Even an ardent Libertarian probably wouldn’t charge his own kid for lunch, or turn on a taxi meter when giving his best friend a ride.

      It’s how you interact with the folks _outside_ that tribe that makes the difference between the socialist (hey, let’s treat them like they were part of our tribe) and the libertarian (Outside of the tribe? Screw ’em).

  3. Libertarians have no problem with communities and social sharing. It’s the means by which individuals are compelled to be a part of a particular community, and the means by which those communities are empowered to enforce their will on the individual, that can define tyranny.

  4. But ants have social networks with millions of members! This superior intelligence is why I, for one, welcome our new insect overlords.

  5. I have to admit the concept of the fact I had a very large family growing up might have contributed to me having less adult friends fascinating. Both my sister and I have 4-5 really close friends, but other people we know seem to have a lot more. I’ve always wondered about that.
    My mother on the other hand was an only child, and when ALL of her friends come over, they have to do serious planning. She regularly speaks to at least three times the number we do.

  6. Interesting. ^^
    But 150???
    Come one … if I add up all the people, I have ever known in my entire life, I won’t get a total count of 150! :D

  7. I am sorry for Anonymous #15, I have over 700 friends on Facebook. I have a handful I have never met, but am connected to through my college.

    On the other hand, I have very few close friends. I know lots of people, but I prefer to keep company with only a few.

    I remember reading somewhere about a person telling a friend, “I currently have the 15 friends I need, but when I have an opening I will let you know.”

  8. i for one, have exactly 100 facebook contacts. but that’s a pretty arbitrary number. i cut out everyone who i accepted, but i don’t really know them, or i didn’t really like them the short length we spent in school/work. and then about 95/100 of those *friends* are acquaintances, or people i might say hi to but not much else.

    i really only have a handful of close friends and that’s it. small family, too. maybe i’m just an antisocial socialist.

  9. Fiddle faddle. I clearly have processing power above and beyond that of an average chimpanzee as evidenced by my ability to type. However, I form absolutely no relationships with other entities (sapient or otherwise). Explain that, Mr. Scientist.

  10. This concept struck me as either dead-on, or a weird coincidence. For the first years after we got married, my wife and I limited our Christmas card list to a maximum of 120 addresses, which was four pages of 30-count Avery address labels. Just seemed like a good number, and it included all the “important” people in our lives. Each year would always bring in a small number of new addresses, but we could almost always manage to edit away more or less the same number, to keep it at 120. (Seemed sort of like a waste to “spill over” into only two or three labels of a new Avery sheet–but I admit it was a totally artificial limit.) But when we became parents, somehow the list swelled a bit, and edits became much more difficult to make (unless someone actually died). So we added a fifth 30-count Avery sheet to our psychological boundary, meaning that for the past few years our Christmas card list has been settled comfortably at exactly 150.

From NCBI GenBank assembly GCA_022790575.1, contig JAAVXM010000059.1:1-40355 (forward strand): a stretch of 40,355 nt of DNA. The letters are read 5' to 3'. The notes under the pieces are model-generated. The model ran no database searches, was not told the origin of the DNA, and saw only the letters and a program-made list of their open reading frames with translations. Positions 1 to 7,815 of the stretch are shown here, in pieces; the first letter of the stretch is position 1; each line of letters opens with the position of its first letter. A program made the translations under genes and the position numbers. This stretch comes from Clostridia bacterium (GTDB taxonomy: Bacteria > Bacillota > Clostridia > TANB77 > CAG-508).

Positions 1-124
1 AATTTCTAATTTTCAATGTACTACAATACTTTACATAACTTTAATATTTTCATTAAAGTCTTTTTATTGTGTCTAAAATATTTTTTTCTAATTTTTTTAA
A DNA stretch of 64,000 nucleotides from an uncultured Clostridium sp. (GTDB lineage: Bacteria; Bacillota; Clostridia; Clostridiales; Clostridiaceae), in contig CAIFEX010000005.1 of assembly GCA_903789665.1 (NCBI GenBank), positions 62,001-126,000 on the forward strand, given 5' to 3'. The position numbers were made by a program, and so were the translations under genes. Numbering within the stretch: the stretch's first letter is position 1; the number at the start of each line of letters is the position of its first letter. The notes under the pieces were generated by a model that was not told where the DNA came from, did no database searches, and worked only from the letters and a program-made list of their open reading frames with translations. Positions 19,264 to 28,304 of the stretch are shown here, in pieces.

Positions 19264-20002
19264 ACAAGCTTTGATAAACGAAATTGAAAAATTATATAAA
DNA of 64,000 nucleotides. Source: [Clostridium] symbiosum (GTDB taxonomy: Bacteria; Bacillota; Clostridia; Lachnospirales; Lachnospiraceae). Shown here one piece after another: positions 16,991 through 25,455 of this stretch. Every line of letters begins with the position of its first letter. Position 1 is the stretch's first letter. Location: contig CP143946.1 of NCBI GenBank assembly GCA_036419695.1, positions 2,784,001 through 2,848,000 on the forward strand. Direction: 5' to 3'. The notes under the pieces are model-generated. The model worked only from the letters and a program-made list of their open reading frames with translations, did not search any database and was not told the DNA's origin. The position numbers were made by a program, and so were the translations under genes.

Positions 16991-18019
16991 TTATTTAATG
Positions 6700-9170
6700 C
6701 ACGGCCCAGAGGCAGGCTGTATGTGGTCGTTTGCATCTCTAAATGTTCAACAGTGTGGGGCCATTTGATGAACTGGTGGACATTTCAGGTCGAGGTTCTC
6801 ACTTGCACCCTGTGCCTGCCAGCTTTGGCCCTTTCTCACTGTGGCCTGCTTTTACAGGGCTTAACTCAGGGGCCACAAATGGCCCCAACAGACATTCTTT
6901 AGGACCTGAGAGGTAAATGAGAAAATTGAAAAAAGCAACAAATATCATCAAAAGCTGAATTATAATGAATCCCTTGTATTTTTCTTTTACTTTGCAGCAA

11. I wouldn;t say ‘crap’ as one other poster here did becuase in the interests of making 10 friends I have tried to curtail my swearing. I’m not good at reading how to put stuff together but visually .. whizz band(That was apropos of nothing.. but maybe there out there there are a coupe of people who might make up my aim of 10 friends?)I wonder did the primates think of singing and music as they saw it as a way of making more friends. And do Rock Concerts make us friends?

  12. I wouldn;t say ‘crap’ as one other poster here did becuase in the interests of making 10 friends I have tried to curtail my swearing. I’m not good at reading how to put stuff together but visually .. whizz band(That was apropos of nothing.. but maybe there out there there are a coupe of people who might make up my aim of 10 friends?)I wonder did the primates think of singing and music as they saw it as a way of making more friends. And do Rock Concerts make us friends?

  13. and hey, no one mentioned the size of an average wedding… anywhere between 150 and 300… which is coincidentally 150 times two.

  14. Improvements in communication technology have made it easier to maintain large social networks, e.g. the telegraph, telephone, email and facebook.

    I have more than 150 friends, and had more than that two years ago when I was at Unviersity. But there’s no way I could talk to all of them without Facebook, skype and email. (this is proper friends, not facebook friends, which is around 350)

    So, I think this theory might be fine, but does not account for the generation that has grown up with facebook. Imagine in 30 years when people who were 15 when Facebook launched will be 45 and could have gone through school, university, a career, hobbies, armed forces service, parenting and more. They could easily maintain a over 150 friendships.

  15. So, I generally do not like people (most are idiots) and limit my “inner circle” to… well… me — does that mean that I have a small brain, and in fact, an idiot myself?